Peers seek new law to provide stronger protections for citizens’ data

As the Lords debates the Data Protection and Digital Information Bill, members urge government to ensure the legislation addresses issues with a regime that is currently ‘not fit for purpose’

Peers have warned that it would be a “mistake” for the government not to put stronger protections in place on the international transfer of data, with one former minister claiming current regulations are “not fit for purpose”.

The Data Protection and Digital Information Bill will be debated in the House of Lords on Monday afternoon, with a group of peers putting forward a number of amendments in an attempt to implement further protections for the transfer of data from the UK.

One amendment to the bill, laid by Lord James Bethell, Lord Timothy Kirkhope, and Lord Tim Clement-Jones, seeks to prevent the UK from transferring data to countries which have “no credible means to enforce data subject rights or obtain legal remedies”.

Bethell, a former innovation minister between 2020 and 2021, told PublicTechnology sister publication PoliticsHome he was worried that the government did not want to tackle such a “fiendishly complicated subject”, but that it would be a “mistake” not to do so.

“What the hell are we doing, sending every day gigabytes and gigabytes of very sensitive population data to countries who have an explicit strategy to try to cream off and farm data for national security and trade reasons?”

Citing “countries of concern” identified by the USA as North Korea, Iran, Russia, and China that are likely using data from the UK to promote their interests, Bethell said he and other peers were seriously concerned that the UK’s international arrangements on data sharing were “very weak” and “not fit for purpose”.

“It’s staggering how much social media companies have already figured out how to hack our psychology and make the algorithm addictive and to get people to drive the attention economy,” he continued, explaining that these countries could use data for the surveillance of prominent individuals but also to monitor populations at large and interfere in the UK’s democratic processes.

“I don’t think we’re far off potentially being able to make strides in changing people’s attitudes to politics,” he added.

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In a letter to AI minister Viscount Camrose in January, Bethell wrote that the vulnerability in the UK’s data protection “may worsen under the draft Bill” while data continues to be transferred to countries which cannot guarantee minimum data protection standards.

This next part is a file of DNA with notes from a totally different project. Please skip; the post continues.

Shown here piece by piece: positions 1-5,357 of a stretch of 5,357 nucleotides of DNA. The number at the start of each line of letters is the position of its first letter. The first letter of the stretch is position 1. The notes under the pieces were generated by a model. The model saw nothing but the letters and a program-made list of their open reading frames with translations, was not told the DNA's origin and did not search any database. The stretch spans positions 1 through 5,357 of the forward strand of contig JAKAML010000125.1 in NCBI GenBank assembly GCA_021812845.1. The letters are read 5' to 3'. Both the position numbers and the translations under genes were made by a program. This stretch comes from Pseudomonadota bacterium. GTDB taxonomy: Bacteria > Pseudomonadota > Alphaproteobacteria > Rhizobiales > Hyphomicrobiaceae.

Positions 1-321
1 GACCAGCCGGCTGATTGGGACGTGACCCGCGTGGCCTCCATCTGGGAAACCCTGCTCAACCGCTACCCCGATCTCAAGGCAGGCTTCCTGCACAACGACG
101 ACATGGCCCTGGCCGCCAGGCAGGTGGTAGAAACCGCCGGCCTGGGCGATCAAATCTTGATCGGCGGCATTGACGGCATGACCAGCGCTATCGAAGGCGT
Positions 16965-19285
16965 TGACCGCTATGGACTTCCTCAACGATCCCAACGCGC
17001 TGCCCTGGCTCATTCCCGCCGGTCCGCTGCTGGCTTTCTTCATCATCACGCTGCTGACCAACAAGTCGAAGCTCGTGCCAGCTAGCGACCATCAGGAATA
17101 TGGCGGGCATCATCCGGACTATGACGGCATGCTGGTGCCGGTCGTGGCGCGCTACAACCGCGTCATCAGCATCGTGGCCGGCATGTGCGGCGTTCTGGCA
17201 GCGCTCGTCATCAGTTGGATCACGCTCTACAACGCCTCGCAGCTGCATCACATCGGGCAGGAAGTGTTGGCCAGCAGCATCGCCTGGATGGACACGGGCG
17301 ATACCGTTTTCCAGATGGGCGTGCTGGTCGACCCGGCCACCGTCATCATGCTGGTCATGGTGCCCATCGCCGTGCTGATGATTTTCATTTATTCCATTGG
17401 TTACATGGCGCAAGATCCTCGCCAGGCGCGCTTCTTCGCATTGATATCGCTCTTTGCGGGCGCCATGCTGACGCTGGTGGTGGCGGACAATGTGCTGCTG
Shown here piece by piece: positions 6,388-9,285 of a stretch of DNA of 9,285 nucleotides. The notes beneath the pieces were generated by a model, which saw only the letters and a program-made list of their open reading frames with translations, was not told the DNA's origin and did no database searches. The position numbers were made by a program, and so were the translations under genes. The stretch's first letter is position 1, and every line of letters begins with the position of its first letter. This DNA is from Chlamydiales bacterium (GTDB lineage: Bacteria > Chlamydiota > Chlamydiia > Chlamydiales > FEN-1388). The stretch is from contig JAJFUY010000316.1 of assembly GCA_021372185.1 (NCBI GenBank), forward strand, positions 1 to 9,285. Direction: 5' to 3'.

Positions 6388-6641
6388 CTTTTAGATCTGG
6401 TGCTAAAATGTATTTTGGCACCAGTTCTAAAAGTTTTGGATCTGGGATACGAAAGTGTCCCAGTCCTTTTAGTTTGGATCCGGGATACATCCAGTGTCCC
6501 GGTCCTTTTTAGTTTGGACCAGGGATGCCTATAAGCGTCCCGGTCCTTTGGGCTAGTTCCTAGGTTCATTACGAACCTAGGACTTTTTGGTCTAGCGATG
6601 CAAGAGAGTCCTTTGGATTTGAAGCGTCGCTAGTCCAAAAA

“This bill is an opportunity for the UK to lead the world in establishing new standards for cross-border data transfer,” he wrote. “I hope you will consider my amendment, which seeks to precisely achieve that, anticipating the next 50 years of policymaking, where digital rights are set to become more and more central and less loose.”

Lord Kirkhope was a former Member of European Parliament who was involved in drafting the General Data Protection Regulation (GDPR), which included defining what adequate data protections should look like across the world.

“Importantly there has to be a clear understanding regarding things like redress,” he said. “For those where data is abused, there has to be a quite clear understanding that there is a legal process in place that is understandable and also acceptable not only internally in those jurisdictions, but also widely internationally as well.  Now, the problem is the government is not actually in this bill, providing adequate safeguards from our point of view. They are saying all kinds of things, ‘we will make sure that we check this out, blah, blah, blah’… It’s all rather nebulous and rather vague. And I’m going to press the minister hard today, to be very, very specific about it. I think it’s going to be extremely difficult for him to be able to deal with that.”

Kirkhope said that the government’s claim that this country will lead the world in technology regulations is “absolute rubbish”.

“The world is already moving on, the Chinese are moving into their own systems, the United States are working actually quite closely with the EU now and we seem to be sitting as sort of piggies in the middle,” he said. “We seem to think that we will do our own thing, and everybody else in the entire world is going to follow us, and that’s not going to happen. The government seems to me that it’s almost trying to invent the wheel again… we don’t need to do that, but it seems almost intent on not being prepared to follow what is already in place and what is already internationally acceptable, and that is a big mistake.  And I’m going to point that out to the minister today as well in what I say.”

A version of this article originally appeared on PublicTechnology sister publication PoliticsHome

Zoe Crowther

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